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Lack of skills Lack of equipment / tools Lack of permission from various governmental regulatory bodies
Any one of those, above, could be a problem.
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Christopher A. Young
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"frank1492" < snipped-for-privacy@verizon.net> wrote in message
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Thanks to all for your comments!
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To me it is what will the cost of the tools be -vs- paying someone to do it.
If I am only doing something once and it is less to pay someone to do it, then I will go that route. If I do something frequently, then it would pay to buy the tools and learn how to do it.
Anyway here is a bit about what this entails... http://www.firstfives.org/faq/AC/ac_charge.html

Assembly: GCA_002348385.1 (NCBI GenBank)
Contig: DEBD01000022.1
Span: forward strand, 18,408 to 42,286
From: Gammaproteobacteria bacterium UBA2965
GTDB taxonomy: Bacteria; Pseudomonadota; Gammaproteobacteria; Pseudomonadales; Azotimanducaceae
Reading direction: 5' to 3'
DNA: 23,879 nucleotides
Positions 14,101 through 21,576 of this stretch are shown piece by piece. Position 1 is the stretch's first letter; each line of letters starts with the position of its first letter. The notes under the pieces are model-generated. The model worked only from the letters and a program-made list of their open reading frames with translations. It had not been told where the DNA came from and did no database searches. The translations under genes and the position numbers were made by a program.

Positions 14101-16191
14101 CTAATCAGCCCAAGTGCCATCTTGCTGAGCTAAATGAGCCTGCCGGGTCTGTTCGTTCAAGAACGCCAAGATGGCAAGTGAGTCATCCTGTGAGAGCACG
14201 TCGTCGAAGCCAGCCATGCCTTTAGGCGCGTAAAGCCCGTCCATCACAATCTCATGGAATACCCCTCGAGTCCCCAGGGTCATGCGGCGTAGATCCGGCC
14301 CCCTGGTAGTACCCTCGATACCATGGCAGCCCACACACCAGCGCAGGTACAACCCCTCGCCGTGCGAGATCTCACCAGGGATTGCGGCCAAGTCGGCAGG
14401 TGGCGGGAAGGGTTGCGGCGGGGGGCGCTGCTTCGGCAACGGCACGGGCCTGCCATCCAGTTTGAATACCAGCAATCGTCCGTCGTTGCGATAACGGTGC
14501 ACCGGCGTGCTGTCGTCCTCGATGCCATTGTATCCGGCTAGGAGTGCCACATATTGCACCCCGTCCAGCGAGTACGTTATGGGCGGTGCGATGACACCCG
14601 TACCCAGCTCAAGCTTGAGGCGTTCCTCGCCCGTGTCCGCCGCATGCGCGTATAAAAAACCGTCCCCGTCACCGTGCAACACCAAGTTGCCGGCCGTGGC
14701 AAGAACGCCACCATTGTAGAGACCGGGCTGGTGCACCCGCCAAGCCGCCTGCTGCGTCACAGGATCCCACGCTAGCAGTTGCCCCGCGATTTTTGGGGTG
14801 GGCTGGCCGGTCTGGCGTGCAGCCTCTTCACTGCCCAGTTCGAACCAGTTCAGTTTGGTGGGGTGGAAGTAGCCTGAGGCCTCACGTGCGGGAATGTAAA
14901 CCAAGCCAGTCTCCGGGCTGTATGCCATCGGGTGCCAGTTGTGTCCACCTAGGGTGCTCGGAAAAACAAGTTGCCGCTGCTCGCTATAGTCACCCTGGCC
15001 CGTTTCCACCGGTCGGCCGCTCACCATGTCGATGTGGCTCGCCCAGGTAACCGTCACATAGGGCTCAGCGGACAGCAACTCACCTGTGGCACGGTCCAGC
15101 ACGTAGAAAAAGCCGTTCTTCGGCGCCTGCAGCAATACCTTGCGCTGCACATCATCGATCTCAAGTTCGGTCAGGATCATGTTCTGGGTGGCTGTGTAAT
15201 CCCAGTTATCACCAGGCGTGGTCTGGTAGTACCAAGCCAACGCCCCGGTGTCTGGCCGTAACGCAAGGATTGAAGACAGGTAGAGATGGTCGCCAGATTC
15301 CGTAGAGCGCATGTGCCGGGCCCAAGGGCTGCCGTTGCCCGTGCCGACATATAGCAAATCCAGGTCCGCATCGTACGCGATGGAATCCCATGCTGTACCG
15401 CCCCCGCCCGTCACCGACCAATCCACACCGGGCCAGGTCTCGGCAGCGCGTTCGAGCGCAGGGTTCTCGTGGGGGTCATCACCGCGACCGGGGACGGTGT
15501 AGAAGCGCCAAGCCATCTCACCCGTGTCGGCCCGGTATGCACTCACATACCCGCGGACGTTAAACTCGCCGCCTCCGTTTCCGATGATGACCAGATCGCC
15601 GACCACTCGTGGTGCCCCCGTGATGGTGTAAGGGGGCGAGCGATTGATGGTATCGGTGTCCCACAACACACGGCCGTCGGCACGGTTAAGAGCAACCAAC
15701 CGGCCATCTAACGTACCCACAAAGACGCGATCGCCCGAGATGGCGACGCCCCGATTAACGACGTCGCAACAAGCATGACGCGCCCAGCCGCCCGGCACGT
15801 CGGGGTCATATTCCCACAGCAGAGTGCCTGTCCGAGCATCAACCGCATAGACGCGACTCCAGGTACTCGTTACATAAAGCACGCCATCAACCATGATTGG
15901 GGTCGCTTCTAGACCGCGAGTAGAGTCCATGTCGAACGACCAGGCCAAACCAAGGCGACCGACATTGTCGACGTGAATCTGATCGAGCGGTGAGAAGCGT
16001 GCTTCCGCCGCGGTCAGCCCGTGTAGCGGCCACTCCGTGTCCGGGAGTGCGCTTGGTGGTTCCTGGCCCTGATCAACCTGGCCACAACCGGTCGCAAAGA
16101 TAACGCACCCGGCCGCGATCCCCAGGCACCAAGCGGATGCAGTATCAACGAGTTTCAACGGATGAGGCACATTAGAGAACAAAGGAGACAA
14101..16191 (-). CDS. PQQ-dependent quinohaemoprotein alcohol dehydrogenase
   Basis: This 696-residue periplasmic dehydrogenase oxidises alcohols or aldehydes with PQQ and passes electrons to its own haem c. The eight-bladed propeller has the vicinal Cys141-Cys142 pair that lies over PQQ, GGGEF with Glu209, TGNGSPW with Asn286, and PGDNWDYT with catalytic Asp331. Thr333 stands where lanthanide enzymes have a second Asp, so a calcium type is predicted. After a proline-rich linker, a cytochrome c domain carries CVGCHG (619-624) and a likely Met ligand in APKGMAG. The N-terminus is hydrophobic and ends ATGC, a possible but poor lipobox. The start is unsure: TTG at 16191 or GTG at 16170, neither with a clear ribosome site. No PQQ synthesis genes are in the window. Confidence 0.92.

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I purchased a Celiera unit on eBay and installed it myself. I am quite happy with it after two years. Most of the systems have pre-charged outdoor units and feature what they called "quick couplers" which are just flared fittings. The installation manual outlines a method to bleed the air out of the lines and indoor unit using a timed purge. This purge is designed to just exhaust the air, and release a minimum of refrigerant. How well it works I cannot attest to.
A friend installed a whole house unit years ago and bought a unit with evacuated lineset and evaporator and true dry-break quick disconnects which did not need to be purged, but I could not locate any.